Although it does some home lending, Heartland's bigger lending exposures are in vehicle lending, small business lending, livestock finance and reverse mortgages. Flood said Heartland thought the Reserve Bank could've used motor vehicle assets as collateral for FLP money but the central bank chose not to.
A solution looking for a problem
When launching the FLP the Reserve Bank said it would make banks less reliant on more expensive deposits and wholesale borrowing, thus lowering their overall funding costs. Banks could then pass these reductions on to their borrower customers through lower mortgage and business lending rates.
However, by the time it launched the FLP was arguably already a solution looking for a problem, with the most dire economic predictions in the early days of the Covid-19 pandemic not coming to fruition. Earlier government and Reserve Bank support measures including the Wage Subsidy, OCR reduction to just 0.25% and Reserve Bank quantitative easing, or government bond buying programme, were already stimulating economic activity. Asset prices were surging with Real Estate Institute of New Zealand data showing national median house prices up 18.5% year-on-year to a new record median high of $749,000 in November 2020.
The FLP hasn't been good for savers and it's not designed to be given the aim of reducing banks’ funding costs including the deposit rates they pay savers. In its February Monetary Policy Statement the Reserve Bank noted; "Term deposit interest rates fell to historical lows in 2020, in part due to monetary policy actions including the Funding for Lending Programme."
At the time of launch the Reserve Bank said the effectiveness of the FLP would depend on banks passing on declines in their funding costs to borrowers, and it would monitor pass-through to lending rates closely. The success of the programme would be measured by the fall in household and business borrowing rates, rather than the level of drawdown.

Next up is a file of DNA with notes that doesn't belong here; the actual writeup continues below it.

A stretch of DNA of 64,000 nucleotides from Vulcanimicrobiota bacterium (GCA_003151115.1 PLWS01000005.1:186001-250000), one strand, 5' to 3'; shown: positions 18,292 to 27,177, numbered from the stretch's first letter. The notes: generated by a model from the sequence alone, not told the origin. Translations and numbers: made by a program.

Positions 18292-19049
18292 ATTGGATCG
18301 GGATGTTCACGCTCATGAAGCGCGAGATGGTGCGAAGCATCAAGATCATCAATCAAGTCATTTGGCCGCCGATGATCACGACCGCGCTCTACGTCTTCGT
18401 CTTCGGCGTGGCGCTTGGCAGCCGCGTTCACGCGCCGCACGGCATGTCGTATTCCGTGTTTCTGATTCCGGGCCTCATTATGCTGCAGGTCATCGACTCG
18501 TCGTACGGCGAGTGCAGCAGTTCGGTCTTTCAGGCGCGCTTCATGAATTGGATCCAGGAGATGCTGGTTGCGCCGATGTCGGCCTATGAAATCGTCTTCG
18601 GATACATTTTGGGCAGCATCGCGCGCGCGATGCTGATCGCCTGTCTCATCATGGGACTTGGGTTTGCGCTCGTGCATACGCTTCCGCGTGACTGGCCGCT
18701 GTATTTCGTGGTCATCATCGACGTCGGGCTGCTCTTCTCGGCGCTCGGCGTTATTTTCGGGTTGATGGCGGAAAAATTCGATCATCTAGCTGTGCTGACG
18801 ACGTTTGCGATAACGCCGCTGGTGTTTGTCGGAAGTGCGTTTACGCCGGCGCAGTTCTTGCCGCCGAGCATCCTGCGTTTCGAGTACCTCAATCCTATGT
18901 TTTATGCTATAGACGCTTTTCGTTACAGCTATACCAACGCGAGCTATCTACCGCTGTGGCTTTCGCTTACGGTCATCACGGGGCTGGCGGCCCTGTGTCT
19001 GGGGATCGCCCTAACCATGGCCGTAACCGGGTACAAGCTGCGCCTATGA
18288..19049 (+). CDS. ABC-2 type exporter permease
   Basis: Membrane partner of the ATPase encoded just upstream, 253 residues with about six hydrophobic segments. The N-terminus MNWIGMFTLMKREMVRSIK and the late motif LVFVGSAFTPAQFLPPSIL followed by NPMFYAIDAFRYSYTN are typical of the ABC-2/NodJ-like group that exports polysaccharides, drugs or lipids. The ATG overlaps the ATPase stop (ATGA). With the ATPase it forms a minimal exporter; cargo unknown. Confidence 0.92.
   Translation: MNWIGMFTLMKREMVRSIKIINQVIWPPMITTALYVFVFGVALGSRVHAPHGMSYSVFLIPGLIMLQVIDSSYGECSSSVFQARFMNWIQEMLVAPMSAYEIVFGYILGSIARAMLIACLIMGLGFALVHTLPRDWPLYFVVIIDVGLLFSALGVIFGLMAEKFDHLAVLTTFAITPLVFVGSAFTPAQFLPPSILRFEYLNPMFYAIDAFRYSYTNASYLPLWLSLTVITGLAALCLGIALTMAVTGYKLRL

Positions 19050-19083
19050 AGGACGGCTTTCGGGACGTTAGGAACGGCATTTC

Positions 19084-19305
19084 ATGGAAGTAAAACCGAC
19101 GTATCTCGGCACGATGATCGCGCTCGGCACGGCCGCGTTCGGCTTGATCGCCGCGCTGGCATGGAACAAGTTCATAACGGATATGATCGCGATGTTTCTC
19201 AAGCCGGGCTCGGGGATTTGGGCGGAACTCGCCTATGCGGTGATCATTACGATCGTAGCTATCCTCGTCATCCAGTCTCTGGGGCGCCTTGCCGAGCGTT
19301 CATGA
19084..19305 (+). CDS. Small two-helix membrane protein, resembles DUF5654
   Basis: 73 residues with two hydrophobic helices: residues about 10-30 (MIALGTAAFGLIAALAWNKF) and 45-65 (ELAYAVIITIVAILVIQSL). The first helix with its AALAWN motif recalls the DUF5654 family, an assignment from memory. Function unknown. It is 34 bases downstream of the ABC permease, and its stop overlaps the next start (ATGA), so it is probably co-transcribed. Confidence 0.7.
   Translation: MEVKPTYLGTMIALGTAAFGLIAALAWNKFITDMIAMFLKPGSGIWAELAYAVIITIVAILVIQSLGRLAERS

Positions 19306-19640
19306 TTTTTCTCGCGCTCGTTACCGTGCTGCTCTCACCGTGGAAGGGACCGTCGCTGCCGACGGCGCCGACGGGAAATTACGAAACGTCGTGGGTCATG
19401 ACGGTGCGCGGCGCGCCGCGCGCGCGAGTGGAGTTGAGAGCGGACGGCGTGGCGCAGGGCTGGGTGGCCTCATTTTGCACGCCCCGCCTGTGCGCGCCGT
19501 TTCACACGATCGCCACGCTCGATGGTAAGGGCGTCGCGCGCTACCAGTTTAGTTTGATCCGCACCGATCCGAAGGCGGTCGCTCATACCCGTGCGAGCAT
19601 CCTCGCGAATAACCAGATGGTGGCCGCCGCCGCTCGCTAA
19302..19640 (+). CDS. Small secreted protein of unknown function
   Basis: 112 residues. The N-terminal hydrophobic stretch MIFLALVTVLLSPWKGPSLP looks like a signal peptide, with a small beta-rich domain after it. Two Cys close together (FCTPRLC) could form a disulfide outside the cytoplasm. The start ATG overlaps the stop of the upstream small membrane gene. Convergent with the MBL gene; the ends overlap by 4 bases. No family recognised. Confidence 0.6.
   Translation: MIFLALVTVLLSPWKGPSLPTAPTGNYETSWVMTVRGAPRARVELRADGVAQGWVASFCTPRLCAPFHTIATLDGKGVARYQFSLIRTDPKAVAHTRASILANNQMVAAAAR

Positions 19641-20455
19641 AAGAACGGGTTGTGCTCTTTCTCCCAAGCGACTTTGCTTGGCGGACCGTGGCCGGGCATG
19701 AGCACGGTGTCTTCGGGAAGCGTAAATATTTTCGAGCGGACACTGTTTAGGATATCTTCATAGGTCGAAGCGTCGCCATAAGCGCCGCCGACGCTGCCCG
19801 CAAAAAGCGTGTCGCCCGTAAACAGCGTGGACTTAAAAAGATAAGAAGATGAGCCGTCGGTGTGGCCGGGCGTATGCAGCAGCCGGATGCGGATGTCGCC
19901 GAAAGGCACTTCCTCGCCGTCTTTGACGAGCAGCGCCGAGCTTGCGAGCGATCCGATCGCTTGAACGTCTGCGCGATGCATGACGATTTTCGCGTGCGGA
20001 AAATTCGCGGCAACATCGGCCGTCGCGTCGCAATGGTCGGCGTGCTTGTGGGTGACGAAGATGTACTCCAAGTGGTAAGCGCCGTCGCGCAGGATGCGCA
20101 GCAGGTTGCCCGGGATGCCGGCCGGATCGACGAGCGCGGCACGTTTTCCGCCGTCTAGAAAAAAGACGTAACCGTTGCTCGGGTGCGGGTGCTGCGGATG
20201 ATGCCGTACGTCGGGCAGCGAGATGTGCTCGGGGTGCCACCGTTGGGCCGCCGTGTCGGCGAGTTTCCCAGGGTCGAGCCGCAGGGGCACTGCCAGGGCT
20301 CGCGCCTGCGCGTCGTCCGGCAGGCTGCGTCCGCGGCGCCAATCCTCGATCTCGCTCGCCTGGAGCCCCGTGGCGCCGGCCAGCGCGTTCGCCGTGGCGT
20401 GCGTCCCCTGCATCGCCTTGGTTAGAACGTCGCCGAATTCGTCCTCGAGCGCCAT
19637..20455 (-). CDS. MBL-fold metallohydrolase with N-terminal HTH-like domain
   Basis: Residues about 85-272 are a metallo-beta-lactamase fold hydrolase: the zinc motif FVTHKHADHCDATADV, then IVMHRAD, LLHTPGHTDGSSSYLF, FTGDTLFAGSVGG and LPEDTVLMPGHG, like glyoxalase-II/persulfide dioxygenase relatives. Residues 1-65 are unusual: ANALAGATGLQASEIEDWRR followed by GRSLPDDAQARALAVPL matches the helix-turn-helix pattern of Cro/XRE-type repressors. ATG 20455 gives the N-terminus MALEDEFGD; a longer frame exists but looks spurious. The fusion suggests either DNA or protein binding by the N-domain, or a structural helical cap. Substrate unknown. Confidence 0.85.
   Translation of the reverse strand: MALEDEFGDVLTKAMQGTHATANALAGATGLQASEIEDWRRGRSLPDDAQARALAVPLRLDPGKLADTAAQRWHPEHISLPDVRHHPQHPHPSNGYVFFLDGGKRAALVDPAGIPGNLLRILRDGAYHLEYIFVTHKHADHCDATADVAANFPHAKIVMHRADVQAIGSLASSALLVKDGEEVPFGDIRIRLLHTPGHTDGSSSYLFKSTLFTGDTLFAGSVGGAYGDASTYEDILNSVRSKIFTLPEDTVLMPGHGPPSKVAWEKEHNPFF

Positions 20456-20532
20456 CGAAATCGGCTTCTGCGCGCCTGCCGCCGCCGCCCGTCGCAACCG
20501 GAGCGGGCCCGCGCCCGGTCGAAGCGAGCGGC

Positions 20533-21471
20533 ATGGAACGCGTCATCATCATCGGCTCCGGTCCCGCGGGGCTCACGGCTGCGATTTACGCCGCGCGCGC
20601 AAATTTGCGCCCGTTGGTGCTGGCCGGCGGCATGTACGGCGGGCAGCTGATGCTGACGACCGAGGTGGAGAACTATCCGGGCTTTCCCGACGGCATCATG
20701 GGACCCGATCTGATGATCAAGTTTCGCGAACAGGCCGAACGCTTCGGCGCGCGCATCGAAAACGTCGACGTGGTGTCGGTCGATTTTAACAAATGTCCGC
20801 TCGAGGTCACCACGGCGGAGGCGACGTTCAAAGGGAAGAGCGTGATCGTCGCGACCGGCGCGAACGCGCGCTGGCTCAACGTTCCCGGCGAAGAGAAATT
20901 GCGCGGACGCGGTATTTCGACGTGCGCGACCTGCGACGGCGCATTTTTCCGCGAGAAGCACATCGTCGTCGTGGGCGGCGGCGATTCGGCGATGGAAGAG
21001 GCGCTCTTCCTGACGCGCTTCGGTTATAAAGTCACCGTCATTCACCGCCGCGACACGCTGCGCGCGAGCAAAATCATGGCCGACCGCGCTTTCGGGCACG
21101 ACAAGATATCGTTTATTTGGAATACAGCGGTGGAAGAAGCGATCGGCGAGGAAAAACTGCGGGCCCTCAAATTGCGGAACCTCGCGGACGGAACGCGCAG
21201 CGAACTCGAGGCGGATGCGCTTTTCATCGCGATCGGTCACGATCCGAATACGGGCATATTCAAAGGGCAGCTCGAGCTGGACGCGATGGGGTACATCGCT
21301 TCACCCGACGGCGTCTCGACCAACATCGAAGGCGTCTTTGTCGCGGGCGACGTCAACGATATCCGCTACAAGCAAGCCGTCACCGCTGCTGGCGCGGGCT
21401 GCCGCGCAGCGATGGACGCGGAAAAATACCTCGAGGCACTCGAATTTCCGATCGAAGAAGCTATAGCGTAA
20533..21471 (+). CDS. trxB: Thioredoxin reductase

So what have banks used the FLP money for?
Interest.co.nz also asked the banks what they've used the public money they've obtained via the FLP for.
An ASB spokeswoman says the bank is putting it "towards supporting lending for productive and sustainable purposes to benefit all New Zealanders. This includes low cost loans for new builds to help boost New Zealand’s housing supply, lending to large businesses investing in infrastructure and sustainability projects and low-cost rural sustainability lending for farmers making environmental upgrades."
ANZ says the money has been used "to meet the bank’s general funding requirements."
A BNZ spokesman says the bank has "run its 'Good to Grow' low-cost lending programme for businesses, supporting many customers through the pandemic to invest, grow, and drive digital and sustainable change to take advantage of new consumer behaviours."
"We’ve also made drawdowns as a prudent measure to secure funding and support our customers in the face of ongoing uncertainty and volatility in global markets, particularly with the war in Ukraine and inflation spiking in many key economies around the world," the BNZ spokesman says.
A Kiwibank spokeswoman says the money has been "used for general lending purposes."
A Co-operative Bank spokeswoman says FLP money has been used "to fund lending growth including lending to first home buyers."
And SBS Bank's spokeswoman says the bank has used FLP funding "to provide additional support to first home buyers."